SPOTLIGHT: In memory of a legend

Read the full issue of Spotlight, which includes pictures of three of Adriano Pangelinan’s last known paintings that were not completed have never been published, by clicking here.

Before dementia advanced on the artist Adriano Pangelinan, his son, Carlos, surrendered to a routine, where he chauffeured his dad in the morning to McDonald’s in Maite. He and his friends – they call themselves the McDonald’s Board of Directors – would spend the mornings doing what old Chamorro men do: talking about people and politics.

Carlos wasn’t entirely sure of these conversations, though. He stayed long enough to order his dad the healthier food on the menu. That led to argument. Adriano Pangelinan was a man who lived life on his terms.

With acclaim by the New York Times and an international audience that adored his work, he could have lived anywhere else. But he chose Guam, his home. And it was this home of his that was the subject of his paintings. He illuminated his impression of Guam in bright and vibrant watercolors on canvass; a distinct body of work that has inspired generations of artists after him.

Seeing those paintings at hotels, in restaurants, in the international airport, and hanging in public offices, I wondered which of the kids that seem to appear in it are depictions of Carlos. Which of the paintings depict each of the artist’s children? His grandchildren? Why else would a man with such promise – an artist whose work at such a young age was welcomed with open arms in San Francisco and New York – settle his life on Guam?

Mr. Pangelinan was battling dementia and a host of debilitating health issues for five years before he died early Thursday morning. He was 81. He had a fighting spirit, to say the least. The old man was admitted to the hospital two weeks before he died; his prognosis was not good. Sheila, his wife, held out hope his condition would improve. Their son, Dano, is only 14.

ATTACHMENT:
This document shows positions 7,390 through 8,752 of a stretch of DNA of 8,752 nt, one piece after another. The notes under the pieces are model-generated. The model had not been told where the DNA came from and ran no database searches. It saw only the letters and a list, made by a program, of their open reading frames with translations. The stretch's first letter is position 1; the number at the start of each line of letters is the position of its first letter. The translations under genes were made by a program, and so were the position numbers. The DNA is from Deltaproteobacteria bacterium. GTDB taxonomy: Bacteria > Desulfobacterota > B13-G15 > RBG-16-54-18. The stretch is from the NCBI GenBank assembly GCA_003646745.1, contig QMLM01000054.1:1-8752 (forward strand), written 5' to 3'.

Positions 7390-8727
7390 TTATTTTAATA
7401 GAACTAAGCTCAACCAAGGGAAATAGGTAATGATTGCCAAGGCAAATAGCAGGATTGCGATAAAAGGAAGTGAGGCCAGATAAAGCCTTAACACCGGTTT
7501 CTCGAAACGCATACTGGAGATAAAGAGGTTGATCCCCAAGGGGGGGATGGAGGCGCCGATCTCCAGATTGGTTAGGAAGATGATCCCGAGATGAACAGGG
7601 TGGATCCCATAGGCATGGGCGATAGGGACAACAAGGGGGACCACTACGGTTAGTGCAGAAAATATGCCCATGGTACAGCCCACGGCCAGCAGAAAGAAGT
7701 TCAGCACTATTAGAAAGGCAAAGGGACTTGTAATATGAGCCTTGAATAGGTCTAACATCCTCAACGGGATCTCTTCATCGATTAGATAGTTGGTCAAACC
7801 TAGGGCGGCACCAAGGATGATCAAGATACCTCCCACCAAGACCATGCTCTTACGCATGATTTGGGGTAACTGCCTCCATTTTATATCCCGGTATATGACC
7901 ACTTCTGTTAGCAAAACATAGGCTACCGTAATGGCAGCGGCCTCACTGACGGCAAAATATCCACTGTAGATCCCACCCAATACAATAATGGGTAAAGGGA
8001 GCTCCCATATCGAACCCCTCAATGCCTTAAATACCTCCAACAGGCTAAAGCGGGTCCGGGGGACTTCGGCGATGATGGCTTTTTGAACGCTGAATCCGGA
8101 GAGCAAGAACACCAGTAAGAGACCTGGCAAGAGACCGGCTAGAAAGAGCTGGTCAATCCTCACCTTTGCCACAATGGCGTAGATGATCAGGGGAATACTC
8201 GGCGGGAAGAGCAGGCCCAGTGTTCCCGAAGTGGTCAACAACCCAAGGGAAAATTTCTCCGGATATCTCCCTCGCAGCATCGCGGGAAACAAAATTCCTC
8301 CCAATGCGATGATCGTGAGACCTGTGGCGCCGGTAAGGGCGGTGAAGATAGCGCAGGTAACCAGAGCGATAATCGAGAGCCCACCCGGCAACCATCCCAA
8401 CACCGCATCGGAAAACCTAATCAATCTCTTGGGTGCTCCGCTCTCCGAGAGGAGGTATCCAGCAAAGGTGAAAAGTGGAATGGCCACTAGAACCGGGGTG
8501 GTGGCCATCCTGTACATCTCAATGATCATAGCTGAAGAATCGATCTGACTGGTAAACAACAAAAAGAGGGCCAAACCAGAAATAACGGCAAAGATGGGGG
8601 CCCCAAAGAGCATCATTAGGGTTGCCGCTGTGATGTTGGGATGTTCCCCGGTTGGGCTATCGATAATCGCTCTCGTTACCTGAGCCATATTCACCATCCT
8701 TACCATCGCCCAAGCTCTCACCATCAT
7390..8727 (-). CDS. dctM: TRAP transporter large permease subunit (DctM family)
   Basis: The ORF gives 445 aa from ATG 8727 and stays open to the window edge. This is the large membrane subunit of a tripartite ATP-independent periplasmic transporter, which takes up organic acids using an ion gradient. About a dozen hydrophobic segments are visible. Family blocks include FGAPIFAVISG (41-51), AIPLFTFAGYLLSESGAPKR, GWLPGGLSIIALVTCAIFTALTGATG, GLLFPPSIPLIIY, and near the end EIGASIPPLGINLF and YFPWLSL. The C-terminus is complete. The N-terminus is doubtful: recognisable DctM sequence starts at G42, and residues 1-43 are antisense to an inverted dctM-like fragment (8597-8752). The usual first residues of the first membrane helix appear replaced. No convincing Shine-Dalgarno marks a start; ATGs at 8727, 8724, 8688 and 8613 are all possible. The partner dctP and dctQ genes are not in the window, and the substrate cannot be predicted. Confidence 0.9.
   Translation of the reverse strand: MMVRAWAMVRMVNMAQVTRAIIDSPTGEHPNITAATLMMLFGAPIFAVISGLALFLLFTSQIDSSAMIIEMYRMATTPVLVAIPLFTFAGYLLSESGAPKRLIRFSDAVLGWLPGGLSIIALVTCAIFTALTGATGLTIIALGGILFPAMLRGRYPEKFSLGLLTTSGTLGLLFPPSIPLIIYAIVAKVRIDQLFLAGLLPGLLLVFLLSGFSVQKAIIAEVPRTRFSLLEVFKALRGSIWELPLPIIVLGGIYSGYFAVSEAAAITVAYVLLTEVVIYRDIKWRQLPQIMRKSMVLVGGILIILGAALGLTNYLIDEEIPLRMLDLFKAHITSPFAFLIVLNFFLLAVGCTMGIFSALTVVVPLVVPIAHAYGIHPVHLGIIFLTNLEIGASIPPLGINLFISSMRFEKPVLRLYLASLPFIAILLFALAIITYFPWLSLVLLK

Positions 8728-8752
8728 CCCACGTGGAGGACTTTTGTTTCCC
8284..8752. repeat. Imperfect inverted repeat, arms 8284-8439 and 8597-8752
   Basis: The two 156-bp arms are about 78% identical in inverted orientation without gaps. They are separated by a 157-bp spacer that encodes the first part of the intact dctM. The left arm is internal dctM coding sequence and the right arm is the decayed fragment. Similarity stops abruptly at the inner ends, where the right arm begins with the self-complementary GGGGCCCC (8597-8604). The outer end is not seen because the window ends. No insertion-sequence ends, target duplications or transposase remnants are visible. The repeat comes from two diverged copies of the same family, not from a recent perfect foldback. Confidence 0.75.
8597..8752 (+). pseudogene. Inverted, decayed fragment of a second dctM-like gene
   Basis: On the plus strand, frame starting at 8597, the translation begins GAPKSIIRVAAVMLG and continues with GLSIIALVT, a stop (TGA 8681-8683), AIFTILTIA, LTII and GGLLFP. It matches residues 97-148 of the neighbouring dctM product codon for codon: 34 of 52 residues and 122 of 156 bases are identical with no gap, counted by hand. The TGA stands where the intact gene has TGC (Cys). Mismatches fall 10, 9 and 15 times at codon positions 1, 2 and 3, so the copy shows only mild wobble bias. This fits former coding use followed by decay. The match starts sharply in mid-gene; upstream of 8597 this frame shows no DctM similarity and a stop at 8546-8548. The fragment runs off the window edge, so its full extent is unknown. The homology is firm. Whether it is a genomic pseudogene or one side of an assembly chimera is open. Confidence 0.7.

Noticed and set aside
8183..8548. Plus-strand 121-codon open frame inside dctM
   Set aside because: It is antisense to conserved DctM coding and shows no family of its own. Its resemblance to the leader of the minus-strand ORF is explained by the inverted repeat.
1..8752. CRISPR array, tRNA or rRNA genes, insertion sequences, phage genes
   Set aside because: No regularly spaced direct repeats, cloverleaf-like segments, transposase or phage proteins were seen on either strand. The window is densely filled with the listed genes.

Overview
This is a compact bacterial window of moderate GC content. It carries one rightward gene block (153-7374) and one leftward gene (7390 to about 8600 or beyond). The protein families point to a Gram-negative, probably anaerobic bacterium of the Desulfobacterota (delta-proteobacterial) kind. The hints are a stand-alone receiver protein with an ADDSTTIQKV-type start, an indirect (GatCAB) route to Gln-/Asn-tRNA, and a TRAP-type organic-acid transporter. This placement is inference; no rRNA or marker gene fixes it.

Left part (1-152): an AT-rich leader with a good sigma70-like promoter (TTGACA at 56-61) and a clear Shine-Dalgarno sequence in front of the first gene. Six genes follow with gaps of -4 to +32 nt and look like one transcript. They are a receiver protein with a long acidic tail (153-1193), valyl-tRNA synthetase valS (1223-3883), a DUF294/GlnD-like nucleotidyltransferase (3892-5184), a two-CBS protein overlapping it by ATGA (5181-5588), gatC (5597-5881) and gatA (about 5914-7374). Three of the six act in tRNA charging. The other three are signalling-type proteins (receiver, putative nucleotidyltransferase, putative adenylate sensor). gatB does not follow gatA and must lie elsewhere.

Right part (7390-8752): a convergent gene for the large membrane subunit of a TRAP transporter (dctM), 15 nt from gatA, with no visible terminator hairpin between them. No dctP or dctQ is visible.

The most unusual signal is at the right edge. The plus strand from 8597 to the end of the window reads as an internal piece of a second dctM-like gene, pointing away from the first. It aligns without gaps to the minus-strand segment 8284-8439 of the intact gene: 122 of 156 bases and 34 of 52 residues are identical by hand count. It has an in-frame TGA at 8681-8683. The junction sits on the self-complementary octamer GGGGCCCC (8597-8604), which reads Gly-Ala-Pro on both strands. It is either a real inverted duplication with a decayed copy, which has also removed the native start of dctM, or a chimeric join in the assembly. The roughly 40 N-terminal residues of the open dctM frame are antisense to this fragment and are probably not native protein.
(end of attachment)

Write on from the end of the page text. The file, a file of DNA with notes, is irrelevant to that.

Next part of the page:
Carlos would update us on the ebbs and flows of his dad’s hospitalization, and we prayed. By last week, the situation looked grim, and so Carlos and his sister Marilyn began to prepare for their brothers, Adrian and Sean, to make their way home… to the place Adriano Pangelinan painted with such vivacity and bright allure.

“His obvious talent at an early age compelled his high school art teacher to submit several of Pangelinan’s works to various national and international student art shows,” Rita Nauta wrote of him in a piece for Guampedia. “Barely 17, Pangelinan was invited to participate in the Chautauqua Institute Art Exhibit in New York State.  His watercolors immediately garnered media attention, and an article about him appeared in the New York Times.  A year later he was invited to exhibit his work in a one-man show at the San Francisco Museum of Modern Art.  He also received invitations from as far away as Japan and Dallas, Texas, to exhibit his work.”

Most people only dream of such honors.

Carlos always has been proud of his dad’s work. Wherever we’d go and an Adriano Pangelinan masterpiece was hanging, he’d stop to say, “That’s my dad’s.” And we’d look at it and marvel.

Ms. Nauta pointed out in her article that Pangelinan taught generations of artists at the University of Guam. Another great artist of Guam, the late Jose Babauta, took his place in the UOG art faculty, when he retired.

“I would always run into him at Agana McDonald’s and sit and talk with him for a bit,” Babauta’s daughter Ana Murphy Babauta said of Mr. Pangelinan. Her dad – her hero – passed away in 2015 at 62. He was about a decade younger than Pangelinan. “He was always so kind and made me feel at ease when I was with him. A genuinely great soul.”

Another great artist, Judy Flores, first met Adriano Pangelinan in 1968, and has “always admired his work.”

“Just gorgeous,” she said of his art. “Beautiful splashes of color. They were abstract, but you definitely knew what it was. He expressed it with so much abandon, though you could surmise he appreciated beauty and could express it.”

His family loved him. People loved his work and what it expressed for them.

Adriano Pangelinan painted the island life we want: serene, teeming with life, bright, and beautiful. He has gone to his eternal rest, and his work, likewise, lives forever.

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